Writing

Poetry Avoided

For nearly half a century I avoided poetry.  

three books against wood background

I have fond memories of rhyming verses in Mrs. Miggawa’s third grade class.  I wrote a published poem senior year in high school.  (Although, to be honest, the small pamphlet printed as part of my Catholic all-girls high school curriculum had a minuscule readership.)  And, Lawrence Ferlinghetti’s Coney Island of the Mind is one of my favorite books.  But somewhere between early enjoyment and today, poetry assumed an impenetrable guise.  I blame this on too many instructors asking “What does it mean?” then being dissatisfied with my blue book reply when the real question was “What do I believe it means?” and, having missed his, her, their personal interpretation, my exam response messed with my college GPA.

My version of The 100-Day Project with Suleika Jaouad will be to read poetry.  It may be a single poem each morning but I want discover (or re-discover) a poet every day.  I intend to banish the judgmental “What does it mean?” question from my vocabulary and let the poem simply rest on the page.  The poet’s meaning may leap off that page or remain mysteriously obscure, either will be fine.  

Writing

The 100-Day Project

Suleika Jaouad’s note to self for the next 100 days

A birthday post from 2020 introduced Knit+ Librarian as a new artistic outlet. In those early Covid days when we were wiping groceries before putting them on the shelves and quarantining the mail for four days before opening letters and bills, I took solace from reading Suleika Jaouad’s posts. She had just launched The Isolation Journals with a goal of kindling “creativity and connection in challenging times.” As someone who only dabbles in writing rather than breathing letters and words, then and now, I stayed on the periphery reading her weekly journaling prompts and writing only sometimes. Like a wallflower in a Julia Quinn ballroom watching the quadrille with curiosity but definitely not joining the dancers. 

As Suleika undergoes her second round of treatments for leukemia, her latest inspirational endeavor is The 100-Day Project and she invites participants to incorporate one creative act into daily life, everyday; something small that gives joy but which may also blossom. Suleika will “paint one small, simple thing and call it a day—a flower, a palm frond, or a pillowy cloud.” As I already knit and read each day (Oh the joy of retirement life!), I am still contemplating what creative act I will undertake in solidarity with this courageous artist.

Photo credit: Suleika Jaouad

Writing

Bloganuary?!?

Today’s whim – – join a blogging challenge.  I’ve done Squares times four with BeckyB of Winchester, reading challenges with The Uncorked Librarian and this month I signed up for Bloganuary.  (There is even a badge for participants!)  With a promise of daily writing prompts from WordPress, the challenge is intended to nudge writers to write.  Now, lest you worry you will be inundated with posts, I promise only sporadic musings.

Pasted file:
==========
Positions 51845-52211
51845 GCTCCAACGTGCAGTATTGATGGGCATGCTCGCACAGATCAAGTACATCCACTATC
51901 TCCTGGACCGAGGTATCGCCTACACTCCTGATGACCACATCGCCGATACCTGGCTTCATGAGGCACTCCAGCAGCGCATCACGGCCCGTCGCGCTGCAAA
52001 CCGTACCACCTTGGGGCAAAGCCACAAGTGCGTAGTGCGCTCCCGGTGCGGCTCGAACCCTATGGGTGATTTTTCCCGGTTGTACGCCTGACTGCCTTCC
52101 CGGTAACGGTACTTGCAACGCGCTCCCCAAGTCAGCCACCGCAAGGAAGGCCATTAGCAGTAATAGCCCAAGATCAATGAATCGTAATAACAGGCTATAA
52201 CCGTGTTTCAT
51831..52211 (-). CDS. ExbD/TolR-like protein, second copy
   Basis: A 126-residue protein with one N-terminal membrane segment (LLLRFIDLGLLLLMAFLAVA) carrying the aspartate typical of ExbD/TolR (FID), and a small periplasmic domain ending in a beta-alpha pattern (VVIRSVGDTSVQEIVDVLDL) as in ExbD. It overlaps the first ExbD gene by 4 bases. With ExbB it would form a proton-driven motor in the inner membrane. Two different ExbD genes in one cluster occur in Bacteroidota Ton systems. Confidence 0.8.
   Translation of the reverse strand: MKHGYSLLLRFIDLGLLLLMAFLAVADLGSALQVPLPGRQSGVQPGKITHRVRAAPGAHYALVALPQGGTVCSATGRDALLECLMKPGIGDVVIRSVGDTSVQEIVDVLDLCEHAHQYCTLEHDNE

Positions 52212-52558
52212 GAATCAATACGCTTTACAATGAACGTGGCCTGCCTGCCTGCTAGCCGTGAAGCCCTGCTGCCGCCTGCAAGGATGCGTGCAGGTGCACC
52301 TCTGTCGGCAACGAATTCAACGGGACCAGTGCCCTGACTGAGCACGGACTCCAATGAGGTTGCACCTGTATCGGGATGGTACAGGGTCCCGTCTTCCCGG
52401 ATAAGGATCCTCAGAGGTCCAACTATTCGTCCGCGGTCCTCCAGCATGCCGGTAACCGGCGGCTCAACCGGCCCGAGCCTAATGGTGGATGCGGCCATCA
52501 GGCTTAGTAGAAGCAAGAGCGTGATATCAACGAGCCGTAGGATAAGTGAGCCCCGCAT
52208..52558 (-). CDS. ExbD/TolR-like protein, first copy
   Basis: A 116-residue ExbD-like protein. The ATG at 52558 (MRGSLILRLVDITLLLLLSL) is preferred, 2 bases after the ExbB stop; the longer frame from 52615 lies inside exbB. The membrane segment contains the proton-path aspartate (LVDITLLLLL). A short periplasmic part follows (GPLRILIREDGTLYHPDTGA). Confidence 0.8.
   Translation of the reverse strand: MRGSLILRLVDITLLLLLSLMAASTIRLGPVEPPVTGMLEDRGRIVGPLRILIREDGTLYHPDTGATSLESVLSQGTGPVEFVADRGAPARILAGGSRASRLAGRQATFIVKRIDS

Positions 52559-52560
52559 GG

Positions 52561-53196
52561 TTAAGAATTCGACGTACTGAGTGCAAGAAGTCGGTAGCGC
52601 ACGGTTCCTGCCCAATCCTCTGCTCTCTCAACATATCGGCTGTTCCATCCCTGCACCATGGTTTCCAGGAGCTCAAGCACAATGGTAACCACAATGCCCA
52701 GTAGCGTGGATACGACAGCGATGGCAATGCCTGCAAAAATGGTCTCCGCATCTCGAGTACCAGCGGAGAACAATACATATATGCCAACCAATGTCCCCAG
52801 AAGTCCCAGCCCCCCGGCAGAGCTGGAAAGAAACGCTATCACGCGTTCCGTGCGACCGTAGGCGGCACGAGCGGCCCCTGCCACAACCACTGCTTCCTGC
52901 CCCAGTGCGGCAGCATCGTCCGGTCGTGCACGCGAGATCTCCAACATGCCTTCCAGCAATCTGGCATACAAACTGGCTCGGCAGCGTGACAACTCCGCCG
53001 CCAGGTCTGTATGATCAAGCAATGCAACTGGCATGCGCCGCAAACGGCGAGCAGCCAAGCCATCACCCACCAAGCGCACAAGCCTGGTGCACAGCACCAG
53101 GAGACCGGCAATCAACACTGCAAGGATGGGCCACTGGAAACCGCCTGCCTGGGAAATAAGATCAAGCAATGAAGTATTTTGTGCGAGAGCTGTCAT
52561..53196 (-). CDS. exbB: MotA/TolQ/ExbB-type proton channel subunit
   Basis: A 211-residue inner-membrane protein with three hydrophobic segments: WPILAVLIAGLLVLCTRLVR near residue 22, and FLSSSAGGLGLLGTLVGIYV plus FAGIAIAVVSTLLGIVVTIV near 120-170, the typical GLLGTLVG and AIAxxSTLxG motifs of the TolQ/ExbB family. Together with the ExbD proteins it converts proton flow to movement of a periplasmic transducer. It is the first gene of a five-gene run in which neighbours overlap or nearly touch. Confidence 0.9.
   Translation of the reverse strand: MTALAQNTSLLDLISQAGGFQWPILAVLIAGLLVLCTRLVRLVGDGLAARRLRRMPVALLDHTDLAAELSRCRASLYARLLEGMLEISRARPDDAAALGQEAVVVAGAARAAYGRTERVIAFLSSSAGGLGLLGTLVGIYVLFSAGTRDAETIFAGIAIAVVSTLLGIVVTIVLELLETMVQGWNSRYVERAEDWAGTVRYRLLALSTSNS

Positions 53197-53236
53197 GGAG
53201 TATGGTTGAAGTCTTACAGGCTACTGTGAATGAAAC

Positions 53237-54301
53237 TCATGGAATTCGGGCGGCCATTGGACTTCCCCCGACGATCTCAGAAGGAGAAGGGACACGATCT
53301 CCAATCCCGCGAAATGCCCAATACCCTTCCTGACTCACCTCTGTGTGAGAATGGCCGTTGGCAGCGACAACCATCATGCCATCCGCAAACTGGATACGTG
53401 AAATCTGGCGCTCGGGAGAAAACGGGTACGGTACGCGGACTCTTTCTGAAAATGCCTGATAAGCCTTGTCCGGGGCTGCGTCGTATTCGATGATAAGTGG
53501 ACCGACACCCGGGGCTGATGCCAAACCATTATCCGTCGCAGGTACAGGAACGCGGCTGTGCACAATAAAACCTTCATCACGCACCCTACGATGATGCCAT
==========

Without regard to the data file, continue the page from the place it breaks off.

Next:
With today’s prompt:  “What does it mean to live boldly?” Mary Oliver comes to mind.  While her poems, inspired by our miraculous natural world, might not on first reading seem audacious – they are. And, her advice in Sometimes is bold indeed. 

Instructions for living a life:
Pay attention.
Be astonished.
Tell about it.
blue and white badge graphic denoting bloganuary 2022 participation
Gardening · Writing

Blueberries after a year & a month of blogging

First Picking – 2021

Inspired by Suleika Jaouad, I started Knit+ Librarian as a Covid survival technique early into our worldwide pandemic quarantine hoping to capture random thoughts and images.  Over the past year and a month, I never gave any thought to what might happen as topics cycled back through my life.  I knew the Knitting and Reading blog posts would stay fresh as there would always be a just-knit sweater or shawl to describe or a new favorite book to review.  But with today’s first picking of blueberries even while reveling in their dusty blue hues, I realized there may be some repetition in the Baking and Gardening categories whether I am describing the last rhubarb crisp of the summer or this season’s blueberries. 

There is a simple beauty in the natural cycles each following one after another, season by season which especially deserve our appreciation in this northern clime where we go from warm days of verdant greens to frigid, frosty whites and grays and back again.  And, I am certainly in good blogging company, as Christina Campbell on The Healthy Knitter shares monthly posts about each full moon and Solène Le Roux at Knit Pause leads meditative knitting retreats focused on nature.  As I celebrate the ebb and flow of the seasons in our garden sans any exotic varieties and filled with plants I can only describe by their common names without knowledge of scientific nomenclature, I will simply enjoy “playing in the dirt” and you may see a similar but never identical new post or photo.